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Beverley Egan was born in Mullewa in August 1961. Beverley is a Yamatji woman and speaks the Wadjarri language. She maintains very strong links with her country and traditional culture in the Murchison/Gascoyne Region and regularly returns for family events. Her cousin is Betty Egan and her niece is Loretta Egan, both well-known artists.
Beverley has lived most of her life in Perth with her husband (who is also Yamatji) and her two sons. She began painting five years ago when she was taught by her niece Loretta and has also worked with Bundi Arts, working with ceramic art.
A well-respected artist, Beverley paints women’s stories and stories from her family’s country in the Murchison area. Her work is held in many private collections. Currently, she is painting with acrylic on canvas for several different galleries.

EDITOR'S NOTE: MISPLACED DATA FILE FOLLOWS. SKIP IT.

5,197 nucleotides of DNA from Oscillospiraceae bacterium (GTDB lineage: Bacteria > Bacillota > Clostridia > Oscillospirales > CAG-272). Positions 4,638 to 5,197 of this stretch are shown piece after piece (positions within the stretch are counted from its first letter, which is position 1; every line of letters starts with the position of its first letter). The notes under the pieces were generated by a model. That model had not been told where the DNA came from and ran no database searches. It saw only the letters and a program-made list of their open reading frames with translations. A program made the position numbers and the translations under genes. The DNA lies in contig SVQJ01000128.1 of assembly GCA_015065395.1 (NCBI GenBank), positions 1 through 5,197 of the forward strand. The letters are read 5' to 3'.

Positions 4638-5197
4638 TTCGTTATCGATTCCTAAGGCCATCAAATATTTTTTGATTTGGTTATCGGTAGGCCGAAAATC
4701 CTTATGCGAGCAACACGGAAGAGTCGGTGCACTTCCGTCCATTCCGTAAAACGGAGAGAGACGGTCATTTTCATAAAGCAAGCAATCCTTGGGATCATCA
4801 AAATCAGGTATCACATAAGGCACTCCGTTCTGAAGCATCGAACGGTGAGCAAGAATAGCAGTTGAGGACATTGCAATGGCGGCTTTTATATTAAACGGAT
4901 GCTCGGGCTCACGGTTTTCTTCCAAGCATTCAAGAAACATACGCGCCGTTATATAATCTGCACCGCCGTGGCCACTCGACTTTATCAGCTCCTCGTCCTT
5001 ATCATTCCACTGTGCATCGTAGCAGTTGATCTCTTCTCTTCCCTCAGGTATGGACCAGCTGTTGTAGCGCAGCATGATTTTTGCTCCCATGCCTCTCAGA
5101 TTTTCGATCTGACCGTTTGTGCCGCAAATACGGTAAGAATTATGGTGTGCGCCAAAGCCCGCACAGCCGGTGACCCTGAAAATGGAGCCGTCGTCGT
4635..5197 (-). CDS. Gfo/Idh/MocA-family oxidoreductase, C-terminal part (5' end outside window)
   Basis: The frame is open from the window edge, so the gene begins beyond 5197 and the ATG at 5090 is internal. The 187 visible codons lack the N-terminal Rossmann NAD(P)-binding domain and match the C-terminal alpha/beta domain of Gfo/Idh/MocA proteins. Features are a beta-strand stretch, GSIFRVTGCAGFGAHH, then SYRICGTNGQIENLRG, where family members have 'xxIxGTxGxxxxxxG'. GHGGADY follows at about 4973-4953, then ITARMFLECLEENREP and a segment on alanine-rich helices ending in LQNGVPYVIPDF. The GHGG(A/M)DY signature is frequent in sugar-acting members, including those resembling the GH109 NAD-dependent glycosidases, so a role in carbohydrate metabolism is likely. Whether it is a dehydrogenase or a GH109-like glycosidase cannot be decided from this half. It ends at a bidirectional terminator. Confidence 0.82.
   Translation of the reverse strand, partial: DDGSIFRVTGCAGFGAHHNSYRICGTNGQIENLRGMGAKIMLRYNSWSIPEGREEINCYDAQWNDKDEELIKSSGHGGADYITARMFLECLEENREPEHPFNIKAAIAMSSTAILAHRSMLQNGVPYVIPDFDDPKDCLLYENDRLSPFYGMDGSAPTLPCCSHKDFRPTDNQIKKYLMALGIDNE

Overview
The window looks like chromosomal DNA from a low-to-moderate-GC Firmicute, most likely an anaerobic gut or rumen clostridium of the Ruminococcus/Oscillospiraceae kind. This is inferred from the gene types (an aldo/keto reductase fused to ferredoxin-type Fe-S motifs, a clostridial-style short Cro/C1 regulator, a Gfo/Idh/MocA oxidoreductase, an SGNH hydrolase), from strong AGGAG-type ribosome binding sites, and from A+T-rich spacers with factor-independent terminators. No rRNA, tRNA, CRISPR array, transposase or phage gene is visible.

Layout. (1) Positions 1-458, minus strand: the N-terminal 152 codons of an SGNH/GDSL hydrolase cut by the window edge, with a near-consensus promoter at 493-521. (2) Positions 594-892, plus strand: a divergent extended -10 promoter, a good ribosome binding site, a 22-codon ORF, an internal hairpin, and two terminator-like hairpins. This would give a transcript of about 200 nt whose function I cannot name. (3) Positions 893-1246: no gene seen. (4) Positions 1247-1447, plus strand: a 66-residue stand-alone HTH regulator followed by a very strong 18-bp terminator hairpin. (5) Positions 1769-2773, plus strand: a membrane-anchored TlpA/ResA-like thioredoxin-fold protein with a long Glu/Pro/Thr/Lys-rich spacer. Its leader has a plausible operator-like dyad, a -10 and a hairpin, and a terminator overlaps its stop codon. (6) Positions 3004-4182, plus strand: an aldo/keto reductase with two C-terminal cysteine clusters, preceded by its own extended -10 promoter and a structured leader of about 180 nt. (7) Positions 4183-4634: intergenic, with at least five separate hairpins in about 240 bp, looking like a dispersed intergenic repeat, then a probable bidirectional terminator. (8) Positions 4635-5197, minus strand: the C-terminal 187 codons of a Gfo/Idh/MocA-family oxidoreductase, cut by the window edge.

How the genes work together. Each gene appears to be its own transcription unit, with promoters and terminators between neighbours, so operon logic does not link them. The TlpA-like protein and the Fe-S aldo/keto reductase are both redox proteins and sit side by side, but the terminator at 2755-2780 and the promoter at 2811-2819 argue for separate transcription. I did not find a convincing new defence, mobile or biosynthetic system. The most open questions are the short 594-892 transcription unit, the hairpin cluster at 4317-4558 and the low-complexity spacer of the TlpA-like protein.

About the artwork
This painting depicts women (represented by the “U” shapes) coming together at a traditional meeting place. They have at their sides traditional tools for collecting Bush Tucker (in this case, Bush Potato). From the centre stretches the roots of a bush plant, representing the strong links that the two people have with their family members. Strong connections between tribes and families ensure a happy healthy life for people living in the desert, and everywhere.